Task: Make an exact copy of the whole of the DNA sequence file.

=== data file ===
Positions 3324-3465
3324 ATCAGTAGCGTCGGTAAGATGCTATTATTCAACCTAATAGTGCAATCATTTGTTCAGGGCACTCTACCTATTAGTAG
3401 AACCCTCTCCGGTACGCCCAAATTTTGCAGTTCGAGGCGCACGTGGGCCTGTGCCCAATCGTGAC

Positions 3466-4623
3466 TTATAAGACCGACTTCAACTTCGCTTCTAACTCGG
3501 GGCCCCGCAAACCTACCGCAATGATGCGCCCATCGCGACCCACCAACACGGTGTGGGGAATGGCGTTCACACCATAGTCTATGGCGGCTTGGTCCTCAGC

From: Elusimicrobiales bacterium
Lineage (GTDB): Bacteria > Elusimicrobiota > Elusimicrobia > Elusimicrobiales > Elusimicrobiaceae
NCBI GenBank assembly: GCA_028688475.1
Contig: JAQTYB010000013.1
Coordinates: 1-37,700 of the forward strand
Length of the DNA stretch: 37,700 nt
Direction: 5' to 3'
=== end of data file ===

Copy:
Positions 3324-3465
3324 ATCAGTAGCGTCGGTAAGATGCTATTATTCAACCTAATAGTGCAATCATTTGTTCAGGGCACTCTACCTATTAGTAG
3401 AACCCTCTCCGGTACGCCCAAATTTTGCAGTTCGAGGCGCACGTGGGCCTGTGCCCAATCGTGAC

Positions 3466-4623
3466 TTATAAGACCGACTTCAACTTCGCTTCTAACTCGG
3501 GGCCCCGCAAACCTACCGCAATGATGCGCCCATCGCGACCCACCAACACGGTGTGGGGAATGGCGTTCACACCATAGTCTATGGCGGCTTGGTCCTCAGC

From: Elusimicrobiales bacterium
Lineage (GTDB): Bacteria > Elusimicrobiota > Elusimicrobia > Elusimicrobiales > Elusimicrobiaceae
NCBI GenBank assembly: GCA_028688475.1
Contig: JAQTYB010000013.1
Coordinates: 1-37,700 of the forward strand
Length of the DNA stretch: 37,700 nt
Direction: 5' to 3'